A com­bi­na­tion of noise, bank­side move­ment and the in­tro­duc­tion of fresh bait def­i­nitely keeps the fish mov­ing.

TERMINAL TWEAKS

I use the same rigs all-year-round, and never re­duce my hook size in the colder months, but I will of­ten shorten the length of my rigs, or the booms on my hinged-stiff set-ups.

Carp feed more slowly in colder water, so if one puts its mouth around my hook­bait the shorter rig brings it into con­tact with the weight of the lead much faster.

In the past I’ve spooled my reels with fluoro­car­bon in or­der to pin my line down and spook the fish less.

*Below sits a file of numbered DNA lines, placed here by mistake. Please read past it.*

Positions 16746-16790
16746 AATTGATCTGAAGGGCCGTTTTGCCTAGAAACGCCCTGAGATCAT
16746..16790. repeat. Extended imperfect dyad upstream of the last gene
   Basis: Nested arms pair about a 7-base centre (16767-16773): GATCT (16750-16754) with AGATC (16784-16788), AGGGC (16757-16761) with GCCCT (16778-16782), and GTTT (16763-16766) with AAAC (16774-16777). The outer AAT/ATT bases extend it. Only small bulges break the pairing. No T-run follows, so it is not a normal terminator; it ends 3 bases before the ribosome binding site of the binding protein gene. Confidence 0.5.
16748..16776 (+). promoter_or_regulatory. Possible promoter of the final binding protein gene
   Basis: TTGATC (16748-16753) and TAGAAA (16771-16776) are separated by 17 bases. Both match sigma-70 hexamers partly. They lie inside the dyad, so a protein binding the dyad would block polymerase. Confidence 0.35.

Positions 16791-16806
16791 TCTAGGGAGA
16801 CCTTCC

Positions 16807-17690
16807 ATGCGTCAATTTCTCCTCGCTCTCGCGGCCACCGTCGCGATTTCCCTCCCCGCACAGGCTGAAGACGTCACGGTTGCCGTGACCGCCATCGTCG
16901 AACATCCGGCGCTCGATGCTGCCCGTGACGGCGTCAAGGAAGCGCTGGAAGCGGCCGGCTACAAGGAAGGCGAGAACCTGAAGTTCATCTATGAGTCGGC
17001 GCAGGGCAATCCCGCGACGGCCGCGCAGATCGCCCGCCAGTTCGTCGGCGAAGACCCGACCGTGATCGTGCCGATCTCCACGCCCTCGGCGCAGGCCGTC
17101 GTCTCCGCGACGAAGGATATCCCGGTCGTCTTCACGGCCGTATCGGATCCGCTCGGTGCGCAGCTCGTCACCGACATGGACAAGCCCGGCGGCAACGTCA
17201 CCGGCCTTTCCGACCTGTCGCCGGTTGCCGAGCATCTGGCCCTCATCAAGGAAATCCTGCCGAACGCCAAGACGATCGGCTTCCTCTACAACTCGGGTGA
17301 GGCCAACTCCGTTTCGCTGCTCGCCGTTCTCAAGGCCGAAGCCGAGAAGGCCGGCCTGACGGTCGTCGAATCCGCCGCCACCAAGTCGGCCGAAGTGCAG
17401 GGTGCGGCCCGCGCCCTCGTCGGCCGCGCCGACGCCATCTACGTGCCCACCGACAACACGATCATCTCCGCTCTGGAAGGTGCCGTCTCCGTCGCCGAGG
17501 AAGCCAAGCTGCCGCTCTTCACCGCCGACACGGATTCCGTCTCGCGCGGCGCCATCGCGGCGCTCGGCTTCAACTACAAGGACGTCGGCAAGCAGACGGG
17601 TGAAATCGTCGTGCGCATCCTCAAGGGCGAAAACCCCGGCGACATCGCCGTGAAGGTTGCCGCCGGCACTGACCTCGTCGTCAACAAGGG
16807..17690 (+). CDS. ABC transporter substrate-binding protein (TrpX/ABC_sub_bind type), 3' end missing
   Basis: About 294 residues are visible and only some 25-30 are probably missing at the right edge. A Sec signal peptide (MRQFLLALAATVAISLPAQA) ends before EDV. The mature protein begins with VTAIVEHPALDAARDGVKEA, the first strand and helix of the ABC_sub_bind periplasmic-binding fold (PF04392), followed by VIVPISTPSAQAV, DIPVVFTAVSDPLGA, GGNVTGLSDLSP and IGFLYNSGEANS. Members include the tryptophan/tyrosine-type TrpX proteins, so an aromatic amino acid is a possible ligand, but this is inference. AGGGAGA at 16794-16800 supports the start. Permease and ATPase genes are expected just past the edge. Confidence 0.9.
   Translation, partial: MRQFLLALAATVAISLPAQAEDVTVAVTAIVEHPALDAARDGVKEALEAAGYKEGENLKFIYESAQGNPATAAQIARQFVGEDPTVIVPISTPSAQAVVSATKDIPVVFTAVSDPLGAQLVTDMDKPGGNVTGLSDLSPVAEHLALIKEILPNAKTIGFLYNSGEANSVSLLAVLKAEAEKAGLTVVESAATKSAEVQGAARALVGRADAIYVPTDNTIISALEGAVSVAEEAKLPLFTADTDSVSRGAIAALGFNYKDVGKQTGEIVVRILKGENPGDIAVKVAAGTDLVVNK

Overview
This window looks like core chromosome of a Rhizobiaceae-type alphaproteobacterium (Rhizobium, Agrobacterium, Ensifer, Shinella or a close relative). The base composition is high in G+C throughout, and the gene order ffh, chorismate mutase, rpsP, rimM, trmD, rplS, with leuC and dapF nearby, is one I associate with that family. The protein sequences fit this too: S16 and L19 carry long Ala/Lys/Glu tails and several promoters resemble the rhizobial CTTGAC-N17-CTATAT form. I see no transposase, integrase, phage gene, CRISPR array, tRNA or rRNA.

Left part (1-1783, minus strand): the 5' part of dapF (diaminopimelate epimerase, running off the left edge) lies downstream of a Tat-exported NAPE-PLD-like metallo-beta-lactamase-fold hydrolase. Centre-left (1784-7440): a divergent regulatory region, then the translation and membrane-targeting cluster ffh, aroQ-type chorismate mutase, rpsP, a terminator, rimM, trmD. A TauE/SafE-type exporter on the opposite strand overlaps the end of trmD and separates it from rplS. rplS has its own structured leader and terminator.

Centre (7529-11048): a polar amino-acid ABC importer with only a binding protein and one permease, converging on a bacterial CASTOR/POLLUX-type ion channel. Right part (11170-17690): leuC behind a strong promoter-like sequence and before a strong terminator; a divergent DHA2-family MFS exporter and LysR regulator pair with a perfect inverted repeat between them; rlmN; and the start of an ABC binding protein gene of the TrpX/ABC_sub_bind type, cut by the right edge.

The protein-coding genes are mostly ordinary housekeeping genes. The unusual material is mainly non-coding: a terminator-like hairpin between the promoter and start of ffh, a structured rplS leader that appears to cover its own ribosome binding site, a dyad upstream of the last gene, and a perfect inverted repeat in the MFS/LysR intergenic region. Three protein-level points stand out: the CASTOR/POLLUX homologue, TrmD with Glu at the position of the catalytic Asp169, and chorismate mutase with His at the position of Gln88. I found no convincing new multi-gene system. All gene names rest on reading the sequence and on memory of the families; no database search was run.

How­ever, I found that I felt less in touch with the lake be­cause I wasn’t get­ting any line bites, which I like to use as a lo­ca­tion aid.

Nowa­days, I will ac­tively fish for line bites, and with a lit­tle prac­tice – by watch­ing how the bob­bin set­tles back down and how sharp the ini­tial knock is – you can de­ter­mine roughly how far away from your rod-tip the fish are brush­ing into your lines. All this helps you stay in touch with what’s go­ing on.

By all means be comfy – but not too comfy.

Carp will seek out the rem­nants of weed beds.

Wean them onto bird­food baits.

Bait up in dark­ness to beat the birds!

Lily roots pro­vide win­ter warmth.

I ac­tively fish for line bites, and get re­sults.

Watch for fish on the sun-warmed shal­lows.

Newspapers in English

Newspapers from UK

© PressReader. All rights reserved.